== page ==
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Runner who stopped to help fallen competitor wins state

CLOVIS — Sometimes it’s not about winning or losing, good results or bad ones. Sometimes it’s about good deeds and what happens to people who make them.
Marin Catholic sophomore Samantha Wallenstrom made a good deed last week. She stopped during a section championship track race to help a fallen runner.
The gesture could have ended both runners’ season.
But the fallen runner got up, and the two — Wallenstrom and Concord’s Rayna Stanziano — finished 1-2 in the race to qualify for the California Interscholastic Federation state championships this weekend.
Fast forward to Saturday night.
Stanziano went out strong in the girls 800 final, just as she had last week at the North Coast Section Meet of Champions and in the state meet trials Friday.
She led through the first lap and a good portion of the second.
“I wanted to have no regrets,” Stanziano said. “I like to lead. That’s what I was going for today.”
But then another Bay Area runner, Menlo School’s Charlotte Tomkinson, the state leader in the 800 all season, made her move and passed Stanziano.
The finish line was in Tomkinson’s view, the state championship dangling in front of her like a sweet treat.
“I do like to finish really strong,” Tomkinson said. “I was kind of expecting that to take the lead, it would have to be in the last 100 to 200.”
Tomkinson grabbed the lead but knew the race was not over. She heard the announcer’s voice getting louder amid the cheers of the Veterans Memorial Stadium crowd.
Someone was coming on strong.
That someone was Wallenstrom, the girl who made the good deed a week earlier, the girl who had never covered 800 meters in under 2 minutes, 11 seconds.
Wallenstrom passed Tomkinson in the last 50 meters and crossed the finish line first, winning in 2:08.78 to Tomkinson’s 2:09.41.
Stanziano took third in 2:10.07.
“I was kind of thinking about there is nothing else after this,” Wallenstrom said. “This is the last thing. All the past couple of days I’ve just been thinking you’ve got to put everything into this because I am going to regret it if I don’t.
“So the last 200 meters, I guess I saw that this is it. Just knew put whatever you can into it.”
During a post-race interview by a stadium field announcer, a picture taken by Bay Area News Group freelancer Haley Nelson was shown on the video board as the crowd was told about Wallenstrom stopping to help the fallen Stanziano.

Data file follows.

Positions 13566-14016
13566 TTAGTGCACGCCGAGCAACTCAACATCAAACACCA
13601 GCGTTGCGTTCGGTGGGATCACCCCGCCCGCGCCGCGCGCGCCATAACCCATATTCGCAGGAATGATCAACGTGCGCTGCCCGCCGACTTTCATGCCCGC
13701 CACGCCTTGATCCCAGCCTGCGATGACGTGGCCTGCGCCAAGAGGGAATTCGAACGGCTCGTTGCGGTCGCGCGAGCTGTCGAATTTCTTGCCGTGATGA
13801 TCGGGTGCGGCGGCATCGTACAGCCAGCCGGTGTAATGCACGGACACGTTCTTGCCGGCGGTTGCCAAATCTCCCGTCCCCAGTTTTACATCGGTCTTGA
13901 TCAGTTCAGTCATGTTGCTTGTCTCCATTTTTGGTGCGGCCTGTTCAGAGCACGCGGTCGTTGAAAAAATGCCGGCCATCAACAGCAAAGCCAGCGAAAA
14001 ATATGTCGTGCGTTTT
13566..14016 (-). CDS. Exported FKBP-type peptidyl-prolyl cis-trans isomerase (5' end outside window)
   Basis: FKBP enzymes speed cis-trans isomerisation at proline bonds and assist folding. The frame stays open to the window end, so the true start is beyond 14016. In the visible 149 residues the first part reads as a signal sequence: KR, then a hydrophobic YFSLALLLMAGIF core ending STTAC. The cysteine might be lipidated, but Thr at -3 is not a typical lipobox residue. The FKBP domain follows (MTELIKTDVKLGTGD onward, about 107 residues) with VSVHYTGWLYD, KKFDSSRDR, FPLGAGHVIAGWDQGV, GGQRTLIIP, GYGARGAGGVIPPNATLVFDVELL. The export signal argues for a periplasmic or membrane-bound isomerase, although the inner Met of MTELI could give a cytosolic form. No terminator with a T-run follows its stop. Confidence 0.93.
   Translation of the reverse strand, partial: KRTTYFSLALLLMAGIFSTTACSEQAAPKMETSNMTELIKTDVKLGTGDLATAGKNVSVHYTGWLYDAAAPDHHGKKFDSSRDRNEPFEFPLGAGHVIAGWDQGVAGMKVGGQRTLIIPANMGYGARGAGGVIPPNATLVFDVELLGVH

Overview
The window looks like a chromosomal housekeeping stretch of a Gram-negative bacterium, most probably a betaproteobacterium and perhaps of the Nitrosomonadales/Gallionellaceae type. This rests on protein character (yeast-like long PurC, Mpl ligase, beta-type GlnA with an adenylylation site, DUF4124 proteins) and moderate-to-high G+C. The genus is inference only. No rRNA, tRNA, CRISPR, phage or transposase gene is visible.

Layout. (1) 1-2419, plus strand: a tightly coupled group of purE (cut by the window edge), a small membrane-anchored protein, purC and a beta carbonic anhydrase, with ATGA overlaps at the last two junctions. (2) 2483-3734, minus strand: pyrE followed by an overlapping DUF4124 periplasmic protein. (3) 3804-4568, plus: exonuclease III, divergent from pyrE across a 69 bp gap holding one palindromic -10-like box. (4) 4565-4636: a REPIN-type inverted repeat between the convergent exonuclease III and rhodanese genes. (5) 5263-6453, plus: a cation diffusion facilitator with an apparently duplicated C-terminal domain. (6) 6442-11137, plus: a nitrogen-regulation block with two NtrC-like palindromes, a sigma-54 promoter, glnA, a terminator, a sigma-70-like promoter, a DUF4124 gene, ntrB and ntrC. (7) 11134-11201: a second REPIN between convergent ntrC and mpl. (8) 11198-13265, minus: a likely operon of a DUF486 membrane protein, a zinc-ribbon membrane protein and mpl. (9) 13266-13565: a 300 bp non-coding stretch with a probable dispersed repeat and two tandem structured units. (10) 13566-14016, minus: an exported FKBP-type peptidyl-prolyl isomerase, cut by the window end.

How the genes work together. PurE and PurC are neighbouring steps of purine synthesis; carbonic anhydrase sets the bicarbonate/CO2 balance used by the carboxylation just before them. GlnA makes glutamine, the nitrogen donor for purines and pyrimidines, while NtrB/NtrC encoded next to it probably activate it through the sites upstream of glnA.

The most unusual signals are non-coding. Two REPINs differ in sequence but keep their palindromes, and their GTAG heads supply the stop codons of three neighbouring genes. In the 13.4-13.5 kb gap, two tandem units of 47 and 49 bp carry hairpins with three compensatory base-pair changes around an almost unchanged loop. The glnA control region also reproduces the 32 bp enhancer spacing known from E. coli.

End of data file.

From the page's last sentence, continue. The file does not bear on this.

Samantha Wallenstrom (1) of Marin Catholic High School reaches back to help Rayna Stanziano (2) of Concord High School who fell during the girls 800 meter run at the North Coast Section Meet of Champions at Diablo Valley College on May 18, 2019 in Pleasant Hill, California. Wallenstrom finished in first place and Stanziano finished in second place. (Photo by Haley Nelson) Photograph by Haley Nelson
The picture showed Wallenstrom holding out her left arm as Stanziano, suffering from a virus, tried to get back on her feet to finish the race.
“It’s been kind of crazy,” Wallenstrom said about the aftermath of her gesture. “I wasn’t really thinking that it was going to turn into anything big. I wasn’t really thinking about how there was going to be a lot of news about it.
“But there was, and that was kind of a distracting couple of days. I had finals this week, so that was something that added on to a lot of stress. It was cool. This was the week I’ve kind of been focusing just on state, focusing on my race.”
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The race appeared to belong to Stanziano, just as the Meet of Champions race did.
The senior ran the first 200 in 28.7 seconds and covered the opening 400 in 60.7.
But Tomkinson caught her.
“I’d be lying if I said I was super happy about how it turned out,” Stanziano said. “But I can’t be disappointed that I was able to race here again. I felt like it was my race because I led for most of it.”
Though Tomkinson competes in the neighboring Central Coast Section, she was aware of what unfolded at the NCS meet.
The junior said Wallenstrom’s act of sportsmanship underscores the nature of the sport.
“I did see the video of them last week,” Tomkinson said. “I really think it’s a testimony to what a great community this is and really epitomizes the spirit we have. Even competitors really support each other.
“We’ve obviously very fierce and competitive out there. There’ll be some elbows that are flying while we’re racing. But at the finish line, it’s all love and support.”
The love Saturday night was for the girl who put her season in the most unselfish way imaginable.
Now she’s a state champion.
“This has definitely not been how I expected the night was going to go,” Wallenstrom said. “But I am not at all bummed.”
Check back later for video.

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